A surprisingly large amount of information can be extracted from the three limb leads used by Einthoven. In fact, since the three leads are sufficient to find the direction and strength of the heart vector, one may think that no additional information can be obtained by adding more leads. This would be the case if the heart were truly a dipole oriented in the frontal plane of the body, i.e. the plane defined by the position of the three limb electrodes. However, this simplified view of the heart is not always sufficient. Specifically, the heart vector is not always oriented in the frontal plane of the body, and the dipole approximation does not fully reproduce the complicated electrical activity in the heart. Therefore, more leads have been added, to produce a more accurate picture of the condition of the heart.

As noted above, the electrical potential at a point must always be measured relative to some reference potential, and the three limb leads defined by Einthoven are all bipolar leads. To obtain a good picture of the potential changes in a single point, it will be useful to have an independent reference, or a zero electrode, which changes very little during the course of a heart cycle. This concept was introduced by Wilson [144] and his group, who constructed an independent reference by connecting the three limb electrodes of Einthoven. The idea is that since no electrical charge enters or leaves the body during the heart cycle, the sum of all changes of potential in the body must be zero. Ideally, therefore, one would construct a zero electrode by connecting a large number of electrodes, distributed over the entire body. This would obviously be an inconvenient solution, and the connection of the three limb electrodes has been shown to give a reference electrode with sufficiently small variations. The obtained reference potential is referred to as the Wilson central terminal, and is used to construct unipolar leads, i.e. leads that characterize the potential changes at a single point only.

The six unipolar leads V1-V6 were constructed by placing six electrodes on the front of the chest, as illustrated in Figure 1.6, and recording the potential difference between these electrodes and the Wilson central terminal. Together with the original limb leads of Einthoven, these leads formed a standard nine-lead ECG in 1938. In 1942, three additional leads were introduced by Goldberger [48]; the augmented limb leads aVR, aVL, and aVF. These leads are defined by comparing the potential in each of the three limb electrodes to a reference defined by connecting the two other limb electrodes. They are normally referred to as unipolar leads, although the zero electrode is constructed using only two leads. These 12 leads still form the standard ECG, although there is an ongoing debate regarding the possible advantages of using additional leads; see e.g. [20]. Table 1.1 shows the definition of the 12 leads. The left column shows the name of each lead, the middle column shows the so-called exploring electrode, while the rightmost column lists the leads used to construct the zero electrode. The concept of a lead that consists of an exploring electrode and a zero electrode is common for unipolar leads, and for simplicity we use the same notation for the Einthoven leads.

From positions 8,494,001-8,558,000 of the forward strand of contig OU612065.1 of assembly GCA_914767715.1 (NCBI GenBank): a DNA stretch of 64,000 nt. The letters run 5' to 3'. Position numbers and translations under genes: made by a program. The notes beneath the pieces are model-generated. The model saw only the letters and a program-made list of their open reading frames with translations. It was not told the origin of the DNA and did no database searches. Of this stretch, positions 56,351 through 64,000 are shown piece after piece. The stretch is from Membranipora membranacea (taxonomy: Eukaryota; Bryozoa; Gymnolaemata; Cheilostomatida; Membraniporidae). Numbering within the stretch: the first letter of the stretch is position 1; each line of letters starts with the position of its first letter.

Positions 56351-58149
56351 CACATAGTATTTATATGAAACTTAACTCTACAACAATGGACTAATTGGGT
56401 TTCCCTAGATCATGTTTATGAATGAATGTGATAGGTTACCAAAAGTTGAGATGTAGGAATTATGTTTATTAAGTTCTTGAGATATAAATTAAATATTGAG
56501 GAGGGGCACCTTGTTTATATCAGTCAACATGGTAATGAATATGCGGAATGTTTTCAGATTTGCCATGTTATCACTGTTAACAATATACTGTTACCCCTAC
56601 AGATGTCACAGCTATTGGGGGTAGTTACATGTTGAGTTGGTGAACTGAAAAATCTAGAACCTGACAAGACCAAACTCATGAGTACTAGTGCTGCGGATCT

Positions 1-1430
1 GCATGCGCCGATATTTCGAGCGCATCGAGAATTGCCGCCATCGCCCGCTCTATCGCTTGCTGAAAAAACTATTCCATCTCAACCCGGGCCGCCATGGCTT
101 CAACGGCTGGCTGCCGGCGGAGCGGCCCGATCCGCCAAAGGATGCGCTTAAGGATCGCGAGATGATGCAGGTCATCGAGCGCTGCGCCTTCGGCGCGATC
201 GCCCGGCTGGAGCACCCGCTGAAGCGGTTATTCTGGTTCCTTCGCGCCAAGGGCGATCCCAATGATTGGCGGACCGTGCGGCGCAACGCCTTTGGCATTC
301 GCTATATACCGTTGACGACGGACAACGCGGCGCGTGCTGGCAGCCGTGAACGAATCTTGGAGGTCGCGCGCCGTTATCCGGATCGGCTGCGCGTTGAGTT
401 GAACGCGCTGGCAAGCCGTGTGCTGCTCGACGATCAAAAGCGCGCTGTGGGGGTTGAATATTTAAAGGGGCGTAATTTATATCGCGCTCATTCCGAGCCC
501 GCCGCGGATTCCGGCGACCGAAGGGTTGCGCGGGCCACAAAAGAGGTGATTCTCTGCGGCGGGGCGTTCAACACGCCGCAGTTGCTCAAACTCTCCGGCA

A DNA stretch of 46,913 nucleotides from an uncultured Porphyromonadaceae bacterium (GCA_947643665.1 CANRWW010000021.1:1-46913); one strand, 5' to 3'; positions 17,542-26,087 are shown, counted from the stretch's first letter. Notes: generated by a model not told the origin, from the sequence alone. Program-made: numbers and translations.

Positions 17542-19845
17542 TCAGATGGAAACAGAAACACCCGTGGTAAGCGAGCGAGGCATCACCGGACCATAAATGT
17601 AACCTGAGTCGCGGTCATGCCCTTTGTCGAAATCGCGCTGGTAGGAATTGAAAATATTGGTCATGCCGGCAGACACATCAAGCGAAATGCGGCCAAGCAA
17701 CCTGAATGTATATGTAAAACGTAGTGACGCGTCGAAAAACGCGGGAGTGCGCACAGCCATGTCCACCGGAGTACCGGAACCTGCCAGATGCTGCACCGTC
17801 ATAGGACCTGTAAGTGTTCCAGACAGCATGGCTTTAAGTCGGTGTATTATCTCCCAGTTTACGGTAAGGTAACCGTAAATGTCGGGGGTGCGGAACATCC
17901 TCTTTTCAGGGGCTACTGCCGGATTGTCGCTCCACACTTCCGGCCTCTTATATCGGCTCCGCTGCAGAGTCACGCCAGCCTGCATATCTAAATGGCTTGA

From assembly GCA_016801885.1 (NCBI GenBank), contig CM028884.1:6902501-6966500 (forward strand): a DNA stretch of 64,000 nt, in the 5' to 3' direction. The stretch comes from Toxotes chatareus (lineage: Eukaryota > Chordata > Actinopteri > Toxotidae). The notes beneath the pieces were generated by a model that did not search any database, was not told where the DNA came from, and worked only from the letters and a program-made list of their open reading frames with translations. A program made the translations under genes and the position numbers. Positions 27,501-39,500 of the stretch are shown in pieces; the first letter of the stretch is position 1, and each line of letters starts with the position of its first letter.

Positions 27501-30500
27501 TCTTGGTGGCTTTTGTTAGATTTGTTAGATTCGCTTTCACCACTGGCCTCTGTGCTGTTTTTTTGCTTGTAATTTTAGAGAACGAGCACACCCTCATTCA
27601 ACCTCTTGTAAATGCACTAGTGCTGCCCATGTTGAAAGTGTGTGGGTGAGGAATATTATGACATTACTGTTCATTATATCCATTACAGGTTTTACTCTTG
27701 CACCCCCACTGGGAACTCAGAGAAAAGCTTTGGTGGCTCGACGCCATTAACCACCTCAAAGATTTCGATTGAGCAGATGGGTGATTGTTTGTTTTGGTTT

Figure 1.7 shows a standard 12-lead ECG. One heart cycle is shown for all leads, and the position of each lead is standardized. The bottom line shows the recording of lead II for several heart cycles, included to give a better picture of the heart rhythm. The box-shaped signal to the right on every curve is a calibration artifact resulting from a 1 mV pulse. The position of each lead on the paper is standardized, as is the paper itself. Although barely visible in the figure, the ECG paper is divided into squares. The smallest squares are 1 mm x 1 mm and the larger squares are 5 mm x 5 mm. (The ECG shown in the figure has been scaled, so the dimensions do not match here.) In the horizontal direction each large square represents 0.2 seconds, while in the vertical direction one large square represents 0.5 mV. This standard, with 1 mV being represented by 1 cm, is so well-established that ECG signals are very often described in terms of millimeters rather than millivolts.

Fig. 1.6. The position of the chest electrodes. The leads V1-V6 are constructed by measuring the potential difference between each of these electrodes and the Wilson central terminal.
Table 1.1. The leads of the 12-lead ECG. The notation LL, LA, and RA is used for the left leg, left arm, and right arm electrodes, respectively. The six chest electrodes are denoted 1-6.

Lead

Exploring

Zero

0 0